By Stefan J. Bos, Chief International Correspondent BosNewsLife reporting from Budapest
BUDAPEST, HUNGARY (BosNewsLife)-- Hungary is commemorating its crushed 1956 Revolution against Soviet domination and the 20th anniversary of its declaration as an independent republic, marking the end of communism.
The ceremonies come however as opinion polls show a growing number of Hungarians are dissatisfied with the political changes that have occurred since then.
The Hungarian flag was raised and the Hungarian national anthem played on a misty and rainy autumn Friday morning, as Hungarians observed two major historical events.
The ceremony in front of Hungary's Gothic parliament building commemorated the failed revolution against Soviet domination, which erupted on October 23, 1956. It was crushed within days by the Soviet military, leaving thousands of Hungarian citizens dead.
But, also on Friday, Hungarians recalled that exactly 20 years ago acting president Matyas Szuros fulfilled one of the greatest dreams of those involved in the anti-Communist rebellion.
Standing on the balcony of the parliament building, he declared Hungary an independent, democratic state. He told a cheering crowd that beginning on the 23rd of October, 1989 Hungary would be known as the Republic of Hungary.
Hungary's current president Laszlo Solyom observed solemnly as a military honor guard marched nearby in remembrance of those who fought and died for freedom.
Later, people laid flowers at the graves of Hungarian heroes, including Hungarian Prime Minister Imre Nagy who was executed for his role in the 1956 revolt.
His grandchildren and former freedom fighters also laid wreaths on the central monument of the revolution in Budapest, and a memorial on the dismantling of the Iron Curtain, made of barbed wire, was inaugurated near the Austrian border.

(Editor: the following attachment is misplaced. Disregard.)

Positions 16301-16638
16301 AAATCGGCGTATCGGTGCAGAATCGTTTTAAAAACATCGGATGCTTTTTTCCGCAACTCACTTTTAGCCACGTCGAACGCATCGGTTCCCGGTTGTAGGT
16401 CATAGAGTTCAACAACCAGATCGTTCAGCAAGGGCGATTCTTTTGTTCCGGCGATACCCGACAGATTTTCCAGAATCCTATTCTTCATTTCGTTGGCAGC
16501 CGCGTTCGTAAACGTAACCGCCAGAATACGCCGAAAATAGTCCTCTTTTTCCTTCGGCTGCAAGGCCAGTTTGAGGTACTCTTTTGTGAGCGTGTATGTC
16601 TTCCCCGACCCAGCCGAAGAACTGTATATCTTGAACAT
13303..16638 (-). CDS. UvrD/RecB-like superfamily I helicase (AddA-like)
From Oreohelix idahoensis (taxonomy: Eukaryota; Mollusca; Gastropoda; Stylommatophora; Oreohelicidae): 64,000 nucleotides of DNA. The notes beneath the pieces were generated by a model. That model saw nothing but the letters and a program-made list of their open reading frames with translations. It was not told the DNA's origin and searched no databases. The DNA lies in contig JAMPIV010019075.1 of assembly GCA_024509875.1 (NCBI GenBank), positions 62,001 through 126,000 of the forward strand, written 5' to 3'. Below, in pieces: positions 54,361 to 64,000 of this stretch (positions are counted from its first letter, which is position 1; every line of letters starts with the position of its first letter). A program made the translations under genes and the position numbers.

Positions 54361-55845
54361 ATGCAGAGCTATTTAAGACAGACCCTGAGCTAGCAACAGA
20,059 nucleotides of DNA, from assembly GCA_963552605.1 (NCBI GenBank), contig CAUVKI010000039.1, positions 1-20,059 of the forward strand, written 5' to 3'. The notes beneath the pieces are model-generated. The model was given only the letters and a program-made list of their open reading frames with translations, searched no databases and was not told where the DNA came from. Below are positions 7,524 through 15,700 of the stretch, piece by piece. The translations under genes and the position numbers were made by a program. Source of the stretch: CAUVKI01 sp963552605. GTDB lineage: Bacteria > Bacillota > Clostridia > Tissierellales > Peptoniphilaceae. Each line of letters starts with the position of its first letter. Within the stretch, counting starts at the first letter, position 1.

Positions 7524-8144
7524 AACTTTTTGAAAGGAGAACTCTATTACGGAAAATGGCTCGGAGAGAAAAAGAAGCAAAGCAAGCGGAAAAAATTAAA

However, although freedom has long since been achieved, many Hungarians were not in a celebratory mood on Friday. A just released survey by the respected Ipsos opinion institute found that most Hungarians are dissatisfied with the political, social and economic changes of the past two decades.
Half of the respondents said they or their families are "'the losers" of the post-communist transition. Nearly 60 percent of those questioned regarded the political and economic developments that began 20 years ago as "bad for Hungary." Only one in five Hungarians said they satisfied with the changes.
That worries Hungarian Prime Minister Gordon Bajnai.
Speaking at a conference in parliament on the changes, Bajnai said that "Although the 1956 Revolution failed, it planted the seeds for the declaration of an independent state in 1989." However he acknowledged that while the past 20 years saw many achievements , "there are many people who feel disappointed about post - communist Hungary." He said, "Politicians have a great responsibility in this because it was them and not the people who missed the available opportunities."
Adding to the frustration is the growing gap between young people - 20 years old and younger - and those older people who lived under communist-rule.
Zsolt Bero, who was born on January 1, 1989, looks with amazement at old news papers of that turbulent year in Hungary and other Eastern Block nations. "It is difficult to understand that the government at the time set the prices foor food and even washing powder," he said. "That situation was unsustainable and that the market had to decide."
Yet elderly people have said that less freedom also meant more social security in a country that currently faces its deepest recession in years.
There has been international concern that extremist parties might use this disillusionment and generation gap to gain support ahead of next year's elections.
One right wing party, the Movement for a Better Hungary, or Jobbik, held a large rally in Budapest, Friday, where it also announced plans to form an alliance with major extremist parties from several European countries. (BosNewsLife's NEWS WATCH is a regular look at key news developments, especially in former Communist countries, impacting the Church and/or compassionate professionals. Part of this BosNewsLife story also airs via its affiliated Voice of America (VOA) network).